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FDA Quality System Regulations ISO 13485 Regulatory Inspections

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Title: FDA Quality System Regulations ISO 13485 Regulatory Inspections


1
FDA Quality System RegulationsISO
13485Regulatory Inspections
  • Copenhagen, Denmark
  • November 4, 2009
  • John Wilson, Jr., PhD, MPH
  • Senior Vice President, Clinical Trial Monitoring
    Services

2
First Principles
  • Several full-length seminar topics
  • Quality System Regulations (QSR)/ISO 13485
  • Quality System Inspection Technique (QSIT)
  • FDA Inspection Preparation
  • Necessarily brief and introductory version

3
Overview
  • Overview of the FDA QSR/GMPs
  • ISO 13485 as point of reference
  • FDA QSIT Guide
  • General Pointers for Managing FDA Inspections

3
4
Not Starting from Scratch
  • European community has a good understanding of
    ISO requirements, including ISO 13485
  • Many requirements of ISO 13485 and QSR are
    similar.

5
What is ISO 13485?
  • A standard, published in 2003, that represents
    the requirements for a comprehensive management
    system for the design and manufacture of medical
    devices.
  • Stand-alone document, harmonized with ISO 9001. A
    fundamental difference, however, is that ISO 9001
    requires the organization to demonstrate
    continuous improvement, whereas ISO 13485
    requires only that they demonstrate the quality
    system is implemented and maintained.

6
ISO 13485
  • Other specific differences include
  • Promotion and awareness of regulatory
    requirements as a management responsibility.
    Example of a market specific regulatory
    requirement is 21 CFR 820 Quality System
    Regulation for Medical Devices sold in the United
    States.
  • Focus on risk management activities
  • Specific requirements for inspection and
    traceability for implantable devices
  • Specific requirements for documentation and
    validation of processes for sterile medical
    devices
  • Specific requirements for verification of the
    effectiveness of corrective and preventive
    actions

7
What is QSR?
  • Quality System requirements for medical devices
    have been internationally recognized as a way to
    assure product safety and efficacy and customer
    satisfaction since at least 1983, and were
    instituted as requirements in a final rule
    published in 1996. The rule is promulgated at 21
    CFR 820.

8
QSR
  • The FDA has identified in the QS regulation the
    essential elements that a quality system shall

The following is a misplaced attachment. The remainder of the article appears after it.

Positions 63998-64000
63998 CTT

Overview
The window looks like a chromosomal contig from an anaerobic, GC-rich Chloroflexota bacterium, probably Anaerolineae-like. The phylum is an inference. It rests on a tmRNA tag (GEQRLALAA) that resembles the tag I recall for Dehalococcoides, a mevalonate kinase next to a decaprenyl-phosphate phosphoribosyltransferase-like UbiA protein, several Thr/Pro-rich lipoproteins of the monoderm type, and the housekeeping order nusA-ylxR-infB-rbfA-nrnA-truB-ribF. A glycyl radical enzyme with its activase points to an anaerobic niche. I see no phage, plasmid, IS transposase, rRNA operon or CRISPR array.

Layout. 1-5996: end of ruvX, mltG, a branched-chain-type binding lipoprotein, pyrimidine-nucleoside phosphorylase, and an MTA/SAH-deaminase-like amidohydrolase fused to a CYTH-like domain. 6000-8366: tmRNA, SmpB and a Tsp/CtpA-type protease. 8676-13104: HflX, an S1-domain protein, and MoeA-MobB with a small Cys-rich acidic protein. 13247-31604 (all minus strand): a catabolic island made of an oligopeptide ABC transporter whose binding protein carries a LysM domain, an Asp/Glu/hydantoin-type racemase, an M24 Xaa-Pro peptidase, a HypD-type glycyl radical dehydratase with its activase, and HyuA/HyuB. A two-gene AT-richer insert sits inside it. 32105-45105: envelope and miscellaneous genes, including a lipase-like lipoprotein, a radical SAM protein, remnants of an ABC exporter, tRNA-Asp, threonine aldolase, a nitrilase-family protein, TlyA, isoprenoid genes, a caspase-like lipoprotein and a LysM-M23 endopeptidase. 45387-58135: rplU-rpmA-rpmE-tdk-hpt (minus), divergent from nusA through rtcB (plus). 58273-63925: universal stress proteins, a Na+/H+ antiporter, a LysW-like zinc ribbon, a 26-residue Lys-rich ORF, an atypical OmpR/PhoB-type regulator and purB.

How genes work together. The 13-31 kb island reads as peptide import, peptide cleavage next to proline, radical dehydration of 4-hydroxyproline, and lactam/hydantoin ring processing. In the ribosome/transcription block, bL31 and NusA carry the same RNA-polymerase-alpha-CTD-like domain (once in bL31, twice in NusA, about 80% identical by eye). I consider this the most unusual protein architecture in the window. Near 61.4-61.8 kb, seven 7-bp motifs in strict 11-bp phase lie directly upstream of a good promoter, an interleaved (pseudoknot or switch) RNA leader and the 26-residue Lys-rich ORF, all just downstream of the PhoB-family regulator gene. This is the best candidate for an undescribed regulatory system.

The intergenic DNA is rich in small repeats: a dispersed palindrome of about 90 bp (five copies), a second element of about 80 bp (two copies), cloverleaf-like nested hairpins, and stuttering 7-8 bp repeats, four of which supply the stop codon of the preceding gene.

embody for design, production and distribution,
    without prescribing specific ways to establish
    these elements. These elements include, but are
    not limited to
  • Quality System
  • personnel training and qualification
  • product design
  • documentation
  • purchasing
  • product identification and traceability at all
    stages of production
  • controlling and defining production and process

9
QSR (continued)
  • Quality System (continued)
  • defining and controlling inspection, measuring
    and test equipment
  • validating processes
  • product acceptance
  • controlling nonconforming product
  • instituting corrective and preventive action when
    errors occur
  • labeling and packaging controls
  • handling, storage, distribution and installation
  • records
  • statistical techniques
  • all overseen by Management Responsibility and
    Quality Audits.

10
QSR (continued)
  • QSR allows some leeway in the details of quality
    system elements.
  • It is left to manufacturers to determine the
    necessity for, or extent of, some quality
    elements and to develop and implement procedures
    tailored to their particular processes and
    devices.
  • For example, if it is impossible to mix up labels
    at a manufacturer because there is only one label
    to each product, then there is no necessity for
    the manufacturer to comply with all of the GMP
    requirements under device labeling.

11
21 CFR 820Applicability
  • Any finished device that is
  • Intended for human use
  • Manufactured
  • Imported
  • Or offered for import in all states and
    territories of the United States, D.C. and Puerto
    Rico.

12
Key Areas of Difference (QSR/ISO13485)
  • Customer Focus
  • Complaint Handling
  • CAPA
  • Records
  • Documentation
  • Labeling

13
Management Responsibility
13
14
Management Responsibility
14
15
Management Responsibility
15
16
Management Responsibility
16
17
Management Responsibility
17
18
A Look at Two Specific Areas
  • Individual approvals
  • Change procedures

18
19